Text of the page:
The trial court provided for a property division pursuant to sec. 247.26, Stats.[6] The aim of this statute is to provide for an equitable division of the property of the parties, not only the property of the husband but also such property of the wife as she shall have derived either mediately or immediately from the husband.[7]

*664 The trial court based its division of property on Exhibits No. 27 and No. 28, which it found to represent the net worth of the wife and the husband respectively.

Exhibit No. 27 provides:

"Net Worth Statement of Marianna A. Williams as of July 2, 1968

PROPERTY                               Cost     Net Market Value
 1. Lake Property, 260 feet of frontage,
    including House, Boathouse and
    Cottage                           100,000.00    60,800.00
 2. Furnishings                                      5,000.00
 3. Antiques                                           None
 4. Furs                                1,200.00       200. 00
                                        1,600.00       200. 00
 5. Horses                              1,050.00       None
 6. Automobile                          2,500.00     1,500.00
 7. Boat                                  150.00         ?
    Chris-Craft                         4,000.00         ?
 8. Misc.                                  None        None
Total Non-Productive Assets                         67,700.00
 9. 2,928 shares Rexall @ 34¾                      101,748.00
10. 42 shares Northern States Power @ 30             1,260.00
11. 1,650 shares Standard Oil of Ind. @ 52¾         87,037.50
12. 100 shares Sunstrand @ 87¾                       8,775.00
13. 100 shares American Motors @ 13¼                 1,325.00
14. House on Stanley Street                         15,000.00
15. Note of Don Williams                            10,000.00
16. Trust Corpus, First Wis. National Bank          37,750.88
17. Certificate of DepositFirst Wis. National Bank  2,000.00
18. Savings accountNorthwestern State Bank, C. F.     600.00
Total Productive Assets                            265,496.38
Total Assets                                       333,196.38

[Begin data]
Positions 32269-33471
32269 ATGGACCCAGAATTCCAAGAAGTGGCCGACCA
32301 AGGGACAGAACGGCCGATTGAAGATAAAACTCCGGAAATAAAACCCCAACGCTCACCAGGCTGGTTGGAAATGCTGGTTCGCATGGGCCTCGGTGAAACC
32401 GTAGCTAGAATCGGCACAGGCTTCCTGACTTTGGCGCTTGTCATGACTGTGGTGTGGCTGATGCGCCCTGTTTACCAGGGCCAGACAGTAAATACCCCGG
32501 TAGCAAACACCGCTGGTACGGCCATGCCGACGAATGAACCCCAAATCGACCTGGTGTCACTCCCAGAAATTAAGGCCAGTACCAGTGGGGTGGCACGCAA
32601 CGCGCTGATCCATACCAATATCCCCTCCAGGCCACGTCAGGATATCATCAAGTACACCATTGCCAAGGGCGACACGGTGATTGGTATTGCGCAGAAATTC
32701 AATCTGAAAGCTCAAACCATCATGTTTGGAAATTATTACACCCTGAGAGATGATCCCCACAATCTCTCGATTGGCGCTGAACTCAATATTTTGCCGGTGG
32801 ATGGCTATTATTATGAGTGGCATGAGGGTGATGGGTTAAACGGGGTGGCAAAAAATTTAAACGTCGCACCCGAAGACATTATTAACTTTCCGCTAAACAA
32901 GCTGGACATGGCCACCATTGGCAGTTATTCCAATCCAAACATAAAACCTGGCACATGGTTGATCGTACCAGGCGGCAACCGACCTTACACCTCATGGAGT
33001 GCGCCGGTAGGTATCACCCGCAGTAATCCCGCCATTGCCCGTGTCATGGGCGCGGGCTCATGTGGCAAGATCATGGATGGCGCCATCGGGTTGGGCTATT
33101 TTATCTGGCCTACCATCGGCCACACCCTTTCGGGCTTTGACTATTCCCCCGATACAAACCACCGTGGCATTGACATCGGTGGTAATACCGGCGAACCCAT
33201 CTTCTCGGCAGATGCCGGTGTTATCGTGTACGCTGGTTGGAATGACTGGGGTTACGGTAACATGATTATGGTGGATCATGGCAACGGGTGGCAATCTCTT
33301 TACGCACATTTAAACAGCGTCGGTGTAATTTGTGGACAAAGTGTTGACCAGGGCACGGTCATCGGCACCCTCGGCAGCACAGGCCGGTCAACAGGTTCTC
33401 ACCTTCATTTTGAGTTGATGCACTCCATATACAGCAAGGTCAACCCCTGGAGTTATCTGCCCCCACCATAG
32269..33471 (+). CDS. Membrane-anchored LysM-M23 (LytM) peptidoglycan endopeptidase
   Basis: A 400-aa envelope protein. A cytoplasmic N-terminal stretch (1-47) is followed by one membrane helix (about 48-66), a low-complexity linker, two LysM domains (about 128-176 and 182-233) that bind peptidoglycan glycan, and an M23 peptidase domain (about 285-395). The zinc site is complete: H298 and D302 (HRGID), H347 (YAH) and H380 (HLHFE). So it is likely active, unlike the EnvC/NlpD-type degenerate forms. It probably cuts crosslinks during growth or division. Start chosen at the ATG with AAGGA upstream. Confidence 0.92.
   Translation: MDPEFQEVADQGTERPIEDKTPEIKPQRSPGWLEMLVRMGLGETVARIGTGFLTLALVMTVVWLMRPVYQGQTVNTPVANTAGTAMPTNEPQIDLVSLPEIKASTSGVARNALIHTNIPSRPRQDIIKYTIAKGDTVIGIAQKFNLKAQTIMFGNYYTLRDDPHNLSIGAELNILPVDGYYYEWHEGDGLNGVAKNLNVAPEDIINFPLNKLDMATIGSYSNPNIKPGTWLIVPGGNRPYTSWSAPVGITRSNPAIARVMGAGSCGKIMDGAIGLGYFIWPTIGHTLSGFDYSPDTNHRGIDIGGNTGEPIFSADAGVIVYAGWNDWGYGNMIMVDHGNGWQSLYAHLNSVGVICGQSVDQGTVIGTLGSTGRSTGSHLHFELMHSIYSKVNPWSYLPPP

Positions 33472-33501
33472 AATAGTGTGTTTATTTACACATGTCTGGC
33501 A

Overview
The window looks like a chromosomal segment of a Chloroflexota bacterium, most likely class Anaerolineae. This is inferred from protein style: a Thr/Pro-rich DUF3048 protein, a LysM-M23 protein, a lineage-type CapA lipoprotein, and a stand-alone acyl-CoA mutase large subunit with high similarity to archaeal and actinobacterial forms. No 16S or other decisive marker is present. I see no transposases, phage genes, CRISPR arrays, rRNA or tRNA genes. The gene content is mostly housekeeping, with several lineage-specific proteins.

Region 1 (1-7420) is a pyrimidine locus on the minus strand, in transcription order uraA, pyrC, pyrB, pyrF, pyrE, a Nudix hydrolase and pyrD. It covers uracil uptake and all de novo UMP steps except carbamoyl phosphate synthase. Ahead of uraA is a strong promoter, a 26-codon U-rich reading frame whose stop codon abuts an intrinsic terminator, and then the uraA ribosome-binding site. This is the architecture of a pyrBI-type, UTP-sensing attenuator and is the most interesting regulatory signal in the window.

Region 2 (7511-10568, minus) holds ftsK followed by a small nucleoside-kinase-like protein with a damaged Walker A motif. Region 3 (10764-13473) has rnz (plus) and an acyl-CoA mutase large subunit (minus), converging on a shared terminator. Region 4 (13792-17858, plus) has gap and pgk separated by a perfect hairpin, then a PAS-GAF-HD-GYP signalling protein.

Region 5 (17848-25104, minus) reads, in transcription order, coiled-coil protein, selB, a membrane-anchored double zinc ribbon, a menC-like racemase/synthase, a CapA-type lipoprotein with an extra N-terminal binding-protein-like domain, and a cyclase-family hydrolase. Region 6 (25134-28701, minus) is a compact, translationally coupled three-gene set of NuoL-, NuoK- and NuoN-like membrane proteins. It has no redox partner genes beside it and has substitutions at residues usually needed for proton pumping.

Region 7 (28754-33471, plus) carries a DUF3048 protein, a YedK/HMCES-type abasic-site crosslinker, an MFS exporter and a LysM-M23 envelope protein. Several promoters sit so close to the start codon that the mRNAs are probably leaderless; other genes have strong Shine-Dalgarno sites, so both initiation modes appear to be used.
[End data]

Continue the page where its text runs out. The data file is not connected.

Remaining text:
Liabilities, Bank Loan                               6,000.00
Total Net Assets                                   327,196.38"

Exhibit No. 28 provides:

"Net Worth Statement of Donald R. Williams as of June 26, 1968

                                               Book Value    Actual Value
  1. Apartment Furniture                                          700.00
  2. Bank Account                                               3,000.00
  3. 20 shares Apache Corporation @ 33½                          670.00
 *4. 2,112 shares Standard Oil of Indiana @ 52½   110,880.00
 **5. Trust Corpus, First Wisconsin Trust Co.      43,972.87
  6. Farm and Stable                                          10,000.00
  7. Life insurance, cash value approximately                 11,000.00
  8. Chippewa Springs                      49,938.52            None
  9. Chippewa Aviation, Book
     as of 6/26/68                         46,076.45            35,000.00
Total Assets                                                   215,222.87

Note: Automobile is included in Chippewa Springs Assets. Liabilities:

 1. Current bills                                                1,000.00
 2. Chippewa Aviation note to Northwestern National
    Bank of St. Paul                                            28,000.00
 3. Note payable to Marianna Williams                           10,000.00
 4. Investment credit liability in event of sale                 4,100.00
 5. Estimated tax liability                                      2,500.00
Total Liabilities                                               45,600.00
Net Worth                                                      169,622.87
Total Liabilities and Net Worth                                215,222.87

* 1,000 shares of Standard Oil of Indiana stock is pledged to the Northwestern State Bank of Chippewa Falls to secure note for moneys borrowed for Chippewa Springs operation.

** This trust includes 600 shares of Rexall stock @ $36.00 per share and represents $21,600.00 of the total value. The cost basis of this stock is about $3.75 per share. Transfer would result in capital gain of $32.25 per share."

The trial court specifically found in its finding of fact No. 32 that the wife's separate estate was $255,496.38 which was not subject to division. This total consists of all of her productive assets (items 9 through 18, except item 15) as listed in the above Exhibit No. 27. Item 15 is a note from the defendant which the court concluded was a gift and hence not a collectible asset of her *666 estate. This one item accounts for the difference between the total productive assets shown on Exhibit No. 27 as $265,496.38 and the amount represented by the items included in finding No. 32, totaling $255,496.38.